• 23. How Customers Communicate with the Server using SSL ! 7.If the customer decides to trust the certificate, then the customer will be sent to his/her public key. will next create a unique hash and encrypt it using both the customer's public key and's private key, and send this back to the client. 9.Customer's browser will decrypt the hash. This process shows that the sent the hash and only the customer is able to read it. 10.Customer and website can now securely exchange information!
  • 24. Tools 1.! Security Protocol Analysis! ❖ Scyther ❖ Scyther-proof ❖ Tamarin prover 2.! Access Control! ❖ FPL 3.! Static Security Analysis! ❖ FAST 4.! Protocol Testing! ❖ SecFuzz 5.! Specification synthesis! ❖ Mid-point synthesis 6.! Monitoring! ❖ MonPoly 7! Isabelle/HOL frameworks! ❖ ProtoVeriPhy ❖ Developing Security Protocols by Refinement ❖ Verification of IBM 4765's Persistent Memory Manager 8. Avispa! 9. ProVerif
  • 25. The Scyther Tool ❖ Tool for the formal analysis of security protocols ! ❖ it is assumed that all cryptographic functions are perfect: the adversary learns nothing from an encrypted message unless he knows the decryption key.! ❖ Description of a protocol in the spdl language ! ❖ based on the operational semantics! ❖ spdl (Security Protocol Description Language)
  • 26. The Scyther Tool ❖ Analysis of infinite sets of traces in terms of patterns! ❖ Support for multi-protocol analysis! ❖ Assist in the analysis of classes of attacks and possible protocol behaviours, or to prove correctness for an unbounded number of protocol sessions.! ❖ Can optionally output the proof tree (by using the backend).! ❖ The tool provides useful results even in the case that no attack is found
  • 27. The Scyther Tool ❖ ProVerif or the Avispa tools have shown to be effective at finding attacks on protocols (Avispa) or establishing correctness of protocols (ProVerif).! ❖ Scyther offer verification, falsification, and the analysis of security protocols.! ❖ Performance
  • 28. Installation Scyther Tool ❖ Scyther can be downloaded from the following website:! ❖! ❖ Installation instruction are included in the downloadable Scyther archives. Scyther is available for the Windows, Linux and Mac OS platforms.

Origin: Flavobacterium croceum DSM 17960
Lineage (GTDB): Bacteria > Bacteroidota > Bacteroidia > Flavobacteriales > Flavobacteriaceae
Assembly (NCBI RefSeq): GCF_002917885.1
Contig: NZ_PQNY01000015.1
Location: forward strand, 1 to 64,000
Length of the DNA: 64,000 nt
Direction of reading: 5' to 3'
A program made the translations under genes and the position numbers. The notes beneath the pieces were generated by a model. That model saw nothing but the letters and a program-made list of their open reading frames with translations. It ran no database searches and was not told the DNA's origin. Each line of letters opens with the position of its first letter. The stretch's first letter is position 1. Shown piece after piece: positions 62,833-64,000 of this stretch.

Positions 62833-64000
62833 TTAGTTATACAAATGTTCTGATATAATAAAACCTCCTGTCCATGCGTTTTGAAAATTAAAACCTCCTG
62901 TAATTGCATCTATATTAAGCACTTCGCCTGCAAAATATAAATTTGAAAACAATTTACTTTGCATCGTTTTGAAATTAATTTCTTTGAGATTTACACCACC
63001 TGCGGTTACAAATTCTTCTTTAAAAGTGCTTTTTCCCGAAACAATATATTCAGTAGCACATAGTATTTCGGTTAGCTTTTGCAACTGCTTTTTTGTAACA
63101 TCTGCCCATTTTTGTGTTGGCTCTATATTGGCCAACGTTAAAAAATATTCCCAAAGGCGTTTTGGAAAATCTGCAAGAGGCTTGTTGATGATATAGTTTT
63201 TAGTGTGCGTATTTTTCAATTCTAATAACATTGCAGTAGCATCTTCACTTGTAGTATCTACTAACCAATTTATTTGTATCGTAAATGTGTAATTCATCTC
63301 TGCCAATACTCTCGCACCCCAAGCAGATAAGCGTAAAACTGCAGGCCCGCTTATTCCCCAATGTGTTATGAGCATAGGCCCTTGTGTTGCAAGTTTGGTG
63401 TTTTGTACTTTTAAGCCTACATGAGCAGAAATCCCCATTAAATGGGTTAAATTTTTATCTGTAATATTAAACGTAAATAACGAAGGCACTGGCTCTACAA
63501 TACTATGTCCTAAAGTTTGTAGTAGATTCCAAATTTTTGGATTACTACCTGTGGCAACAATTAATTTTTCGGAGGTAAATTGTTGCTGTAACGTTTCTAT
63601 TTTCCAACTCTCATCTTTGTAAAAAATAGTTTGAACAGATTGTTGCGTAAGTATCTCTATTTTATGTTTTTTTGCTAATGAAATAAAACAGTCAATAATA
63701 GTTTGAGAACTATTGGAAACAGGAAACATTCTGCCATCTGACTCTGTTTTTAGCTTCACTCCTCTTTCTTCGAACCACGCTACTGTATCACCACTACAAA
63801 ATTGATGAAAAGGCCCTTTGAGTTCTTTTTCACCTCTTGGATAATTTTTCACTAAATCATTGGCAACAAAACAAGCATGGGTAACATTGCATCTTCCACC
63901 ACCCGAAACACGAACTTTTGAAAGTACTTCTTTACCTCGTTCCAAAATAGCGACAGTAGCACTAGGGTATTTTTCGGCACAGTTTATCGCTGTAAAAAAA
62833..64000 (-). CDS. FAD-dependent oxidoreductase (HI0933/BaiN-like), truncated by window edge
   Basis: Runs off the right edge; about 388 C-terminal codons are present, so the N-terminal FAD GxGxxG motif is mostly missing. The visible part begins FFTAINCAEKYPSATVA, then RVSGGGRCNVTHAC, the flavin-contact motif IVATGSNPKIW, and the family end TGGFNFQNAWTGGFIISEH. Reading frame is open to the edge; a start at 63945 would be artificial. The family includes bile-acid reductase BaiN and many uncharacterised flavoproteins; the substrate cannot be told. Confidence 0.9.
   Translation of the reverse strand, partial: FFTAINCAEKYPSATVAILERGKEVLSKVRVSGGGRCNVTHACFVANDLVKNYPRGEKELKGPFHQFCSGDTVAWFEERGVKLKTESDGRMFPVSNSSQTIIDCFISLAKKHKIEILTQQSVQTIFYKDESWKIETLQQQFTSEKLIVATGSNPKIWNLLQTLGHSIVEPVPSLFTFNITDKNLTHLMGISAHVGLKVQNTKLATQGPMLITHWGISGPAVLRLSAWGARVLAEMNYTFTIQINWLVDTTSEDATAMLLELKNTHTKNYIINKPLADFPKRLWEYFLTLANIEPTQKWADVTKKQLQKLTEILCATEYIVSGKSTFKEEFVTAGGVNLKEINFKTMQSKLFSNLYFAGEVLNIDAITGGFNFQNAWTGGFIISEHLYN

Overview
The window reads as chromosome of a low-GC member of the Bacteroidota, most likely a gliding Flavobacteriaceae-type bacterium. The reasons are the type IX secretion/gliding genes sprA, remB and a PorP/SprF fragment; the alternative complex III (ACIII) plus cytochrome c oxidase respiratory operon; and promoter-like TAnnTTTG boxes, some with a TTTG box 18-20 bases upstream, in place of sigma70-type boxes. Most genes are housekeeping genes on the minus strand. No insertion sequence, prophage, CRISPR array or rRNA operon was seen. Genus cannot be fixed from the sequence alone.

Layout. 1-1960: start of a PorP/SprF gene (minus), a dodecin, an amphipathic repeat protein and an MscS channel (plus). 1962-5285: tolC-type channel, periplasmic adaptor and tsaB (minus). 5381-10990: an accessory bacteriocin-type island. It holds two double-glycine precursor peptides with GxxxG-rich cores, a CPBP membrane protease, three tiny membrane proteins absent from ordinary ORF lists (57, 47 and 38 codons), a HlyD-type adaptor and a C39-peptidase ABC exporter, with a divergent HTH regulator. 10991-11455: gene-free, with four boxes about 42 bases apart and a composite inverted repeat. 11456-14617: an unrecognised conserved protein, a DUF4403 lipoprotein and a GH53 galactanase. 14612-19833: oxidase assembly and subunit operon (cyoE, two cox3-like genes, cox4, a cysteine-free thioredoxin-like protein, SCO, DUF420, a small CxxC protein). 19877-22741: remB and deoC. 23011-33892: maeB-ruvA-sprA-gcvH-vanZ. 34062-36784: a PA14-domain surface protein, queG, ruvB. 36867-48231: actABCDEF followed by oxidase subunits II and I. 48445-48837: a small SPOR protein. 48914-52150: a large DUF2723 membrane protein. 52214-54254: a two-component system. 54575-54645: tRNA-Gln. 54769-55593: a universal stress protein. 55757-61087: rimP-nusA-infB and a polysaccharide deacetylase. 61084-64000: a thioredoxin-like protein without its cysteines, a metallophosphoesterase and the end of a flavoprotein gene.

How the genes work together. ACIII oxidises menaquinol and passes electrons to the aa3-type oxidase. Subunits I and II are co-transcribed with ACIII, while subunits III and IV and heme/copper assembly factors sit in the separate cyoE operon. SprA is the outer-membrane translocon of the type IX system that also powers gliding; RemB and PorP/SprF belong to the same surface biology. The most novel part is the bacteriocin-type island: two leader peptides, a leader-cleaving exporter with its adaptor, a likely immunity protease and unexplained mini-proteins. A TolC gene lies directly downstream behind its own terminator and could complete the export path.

• 29. Scyther Input File ❖ A minimal input file:! ! protocol ExampleProtocol(I,R) {! role I { };! role R { };! };
  • 30. Input Language ❖ Main purpose of the language is to describe protocols, which are defined by a set of roles.! ❖ Protocol definition takes as a parameter a sequence of roles, which are then defined within its body.! ❖ Roles - are sequences of events, i. e., declarations, send, receive, or claim events.! ❖ Security protocols rely on generating random values. Can be specified by declaring them inside a role definition using the fresh declaration.! ❖ role X(...) {! ❖ fresh Na: Nonce;! ❖ send_1(X,Y,Na);! ❖ }
  • 31. Input Language ❖ To receive a nonce into a variable with name Na, we specify:! ❖ role Y(...) {! ❖ var Na: Nonce;! ❖ recv_1(X,Y,Na);! ❖ }! ❖ Local declaration! ❖ Two terms can combined into a term pair: we write (x,y)! ❖ Symmetric keys: { ni }kir! ❖ Asymmetric keys: { ni } pk(I)
  • 32. Input Language ❖ Hash functions are essentially encryptions with a function, of which the inverse is not known by anybody:! ❖ global declaration: hashfunction H1! ❖ how are used: H1(ni);! ❖ Types: Agent, Function, Nonce, Ticket! ❖ You can define a new type: user type! ❖ Recv and Send events mark receiving and sending a message!
  • 33. Input Language ❖ Claim events are used in role specifications to model intended security properties. For example, the following claim event models that Ni is meant to be secret! ❖ claim(I, Secret, Ni);! ❖ Claim types:! ❖ Secret! ❖ SKR, echivalent to Secret but additionally mark the parameter term as a session-key! ❖ Alive - Aliveness (of all roles) ! ❖ Weakagree - Weak agreement (of all roles)
  • 34. Input Language ❖ Claim types:! ❖ Nisynch (Authentification Property, Non-injective Synchronisation)! ❖ Niagree (Authentification Property, Non-injective Agreement)! ❖ Reachable! ❖ when this claim is verified, Scyther will check whether this claim can be reached at all. It is true iff there exists a trace in which this claim occurs. This can be useful to check if there is no obvious error in the protocol specification, and is in fact inserted when the--check mode of Scyther is used.! ❖ Empty! ❖ this claim will not be verified, but simply ignored. It is only useful when Scyther is used!
  • 35. – It’s time to see TLS on Scyther Tool
  • 36. Simplified TLS key transport protocol ❖ Protocol 4.24 is a simplified version of one possible protocol which transports the 'pre- master secret', PMK, from the client A to the server B" ❖ Session key Kab is calculated as Kab = MACpmk(Na,Nb)" ❖ TLS protocol specifies that four different session keys must be derived from the pre-master secret: one for encryption and one for data integrity (MAC calculation) in each direction. !
  • 37. Simplified TLS key transport protocol ❖ Message sequences Mess_Seq1, Mess_Seq2 and Mess_Seq3 consist of hashes of the sequence of all previous exchanged messages up to that point using a hash function H.! ❖ Mess_Seq1 = H(Na, Nb, Eb(PMK)).!
  • 38. Bibliografie 1. Protocols for Authentication and Key Establishment - C.Boyd, A.Mathuria! 2. Operational Semantics of Security Protocols - Cas Cremers and Sjouke Mauw, Eindhoven University of Technology, Department of Mathematics and Computer Science! 3. How SSL works! 4. Security Tools! 5. Scyther Manual! 6. bindings-on-iis.aspx! 7. Secure_Socket_Layer.html